IOW, even though we don't necessarily appreciate the competition, in the competitive environment, those who choose a certain faith do so with more conviction.
~ Wal-Mart --
~ Marketing big-name MBA programs to liberal-arts undergrad students -- deferred admission and job placement. I'd like to see an MFA program geared toward business undergrads. That would be a little more out of the box.
~ Merced County baby-boom
~ I took the online eschatology quiz and came out as a solid amillenialist. No surprise there -- although there are days when I'd probably come out as premil (but not pre-trib) -- the line between the two can at times be fuzzy. No, the quiz didn't have a pan-mil category. And I don't want to hear another person tell me that they're pan-mil -- that "it will all pan out in the end." That's too quick of a way out of the discussion. Everyone with any sense about them is pan-mil -- realizing that we hold all eschatological systems lightly because we know that by definition, as fallen humans in the story, we're not going to get all the details right -- especially when dealing with something as wild as apocalyptic language. So hopefully you're pan-mil in addition to being amil or premil or postmil or...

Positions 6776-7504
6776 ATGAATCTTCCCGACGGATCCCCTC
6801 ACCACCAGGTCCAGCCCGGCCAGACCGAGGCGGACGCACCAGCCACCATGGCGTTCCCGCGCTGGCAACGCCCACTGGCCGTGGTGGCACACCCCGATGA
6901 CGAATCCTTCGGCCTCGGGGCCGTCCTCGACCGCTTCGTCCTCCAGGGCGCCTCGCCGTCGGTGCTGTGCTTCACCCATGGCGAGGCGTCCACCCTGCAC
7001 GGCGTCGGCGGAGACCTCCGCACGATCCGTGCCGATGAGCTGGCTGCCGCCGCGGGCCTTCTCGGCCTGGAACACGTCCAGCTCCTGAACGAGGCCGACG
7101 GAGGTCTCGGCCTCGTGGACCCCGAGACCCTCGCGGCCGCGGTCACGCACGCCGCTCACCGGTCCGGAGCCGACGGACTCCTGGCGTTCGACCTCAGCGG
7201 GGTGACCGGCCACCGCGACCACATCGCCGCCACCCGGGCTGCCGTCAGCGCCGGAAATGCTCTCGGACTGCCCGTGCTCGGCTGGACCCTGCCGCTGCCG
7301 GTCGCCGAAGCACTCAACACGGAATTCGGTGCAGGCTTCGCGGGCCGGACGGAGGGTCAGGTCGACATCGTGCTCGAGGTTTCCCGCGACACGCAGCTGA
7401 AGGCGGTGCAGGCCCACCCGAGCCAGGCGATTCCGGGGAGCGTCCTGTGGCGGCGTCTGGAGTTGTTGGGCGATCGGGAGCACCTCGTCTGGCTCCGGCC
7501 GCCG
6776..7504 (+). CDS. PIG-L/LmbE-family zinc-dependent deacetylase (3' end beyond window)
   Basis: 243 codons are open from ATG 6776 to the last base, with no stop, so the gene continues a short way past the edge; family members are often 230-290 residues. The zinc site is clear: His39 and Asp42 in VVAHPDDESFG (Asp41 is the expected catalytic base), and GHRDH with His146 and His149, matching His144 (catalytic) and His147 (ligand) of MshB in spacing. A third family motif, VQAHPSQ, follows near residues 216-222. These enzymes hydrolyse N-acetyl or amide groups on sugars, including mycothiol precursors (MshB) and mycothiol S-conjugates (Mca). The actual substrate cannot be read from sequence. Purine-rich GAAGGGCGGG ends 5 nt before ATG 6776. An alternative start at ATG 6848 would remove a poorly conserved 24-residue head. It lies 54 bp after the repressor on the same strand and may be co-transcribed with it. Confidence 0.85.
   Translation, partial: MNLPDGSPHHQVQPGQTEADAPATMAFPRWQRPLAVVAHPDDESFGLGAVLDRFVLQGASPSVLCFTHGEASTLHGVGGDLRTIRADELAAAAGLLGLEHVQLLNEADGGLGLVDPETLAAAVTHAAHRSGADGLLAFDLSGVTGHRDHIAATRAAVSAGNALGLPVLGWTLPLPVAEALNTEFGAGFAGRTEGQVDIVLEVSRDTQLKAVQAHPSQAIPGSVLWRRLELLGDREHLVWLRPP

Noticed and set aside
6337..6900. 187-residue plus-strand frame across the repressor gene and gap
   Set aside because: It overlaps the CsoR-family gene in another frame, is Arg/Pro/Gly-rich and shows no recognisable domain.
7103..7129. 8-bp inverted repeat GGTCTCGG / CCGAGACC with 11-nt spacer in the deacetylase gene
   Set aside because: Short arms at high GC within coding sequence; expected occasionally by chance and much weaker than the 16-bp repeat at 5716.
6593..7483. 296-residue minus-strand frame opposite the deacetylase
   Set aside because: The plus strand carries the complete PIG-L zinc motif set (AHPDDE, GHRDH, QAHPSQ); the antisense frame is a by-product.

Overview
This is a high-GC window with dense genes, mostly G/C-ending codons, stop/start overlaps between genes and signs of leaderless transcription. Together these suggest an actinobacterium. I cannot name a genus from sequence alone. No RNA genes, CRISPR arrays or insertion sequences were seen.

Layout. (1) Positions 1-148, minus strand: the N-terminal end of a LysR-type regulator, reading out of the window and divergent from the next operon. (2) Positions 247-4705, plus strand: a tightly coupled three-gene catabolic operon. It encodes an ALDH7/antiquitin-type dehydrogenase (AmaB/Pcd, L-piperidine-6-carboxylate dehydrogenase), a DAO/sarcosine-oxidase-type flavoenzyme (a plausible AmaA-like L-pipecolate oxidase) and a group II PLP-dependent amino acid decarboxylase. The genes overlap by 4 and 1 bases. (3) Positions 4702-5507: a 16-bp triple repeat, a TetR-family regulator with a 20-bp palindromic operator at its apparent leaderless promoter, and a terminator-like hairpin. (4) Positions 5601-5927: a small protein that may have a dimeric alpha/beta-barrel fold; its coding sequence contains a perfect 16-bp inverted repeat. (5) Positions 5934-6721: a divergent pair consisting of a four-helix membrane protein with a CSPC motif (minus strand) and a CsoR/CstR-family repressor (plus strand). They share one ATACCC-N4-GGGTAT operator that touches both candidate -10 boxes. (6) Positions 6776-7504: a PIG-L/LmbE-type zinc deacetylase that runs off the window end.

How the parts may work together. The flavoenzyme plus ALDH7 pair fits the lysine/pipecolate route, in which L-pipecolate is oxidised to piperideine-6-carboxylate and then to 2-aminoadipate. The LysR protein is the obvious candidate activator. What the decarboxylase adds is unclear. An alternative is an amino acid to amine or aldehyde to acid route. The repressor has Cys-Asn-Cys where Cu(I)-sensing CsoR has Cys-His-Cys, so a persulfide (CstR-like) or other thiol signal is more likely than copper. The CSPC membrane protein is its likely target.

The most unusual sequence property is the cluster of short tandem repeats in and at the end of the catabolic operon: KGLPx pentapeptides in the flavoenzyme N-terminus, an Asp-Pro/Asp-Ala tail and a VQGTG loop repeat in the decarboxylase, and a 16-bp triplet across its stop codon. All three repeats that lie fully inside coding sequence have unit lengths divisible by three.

~ Helping visitors feel comfortable in your congregation
~ Newsweek: "Tattoos and Knitting: Both are discernible microtrends in America, says pollster Mark Penn. And they contain powerful clues to what’s happening in society."
Ah -- that we've suddenly got this thing about needles?
~ Kent Anderson wants to know why the president of the Covenant needs to be a clergyperson. See my response in the comments of his post.
~ For the reading list, Ben Witherington's new book Making a Meal of It: Rethinking the Theology of the Lord's Supper: In this study I argue that the Lord's Supper was originally part of a large meal, not a separate ritual or ceremony, and as such brought into play all the ancient understandings about hospitality, the welcoming of people to the table, and the like. I am also arguing that the early church did not see the Lord's Supper as merely a symbolic memorial ceremony. They actually saw some sort of spiritual transaction happening in the partaking of the Lord's Supper...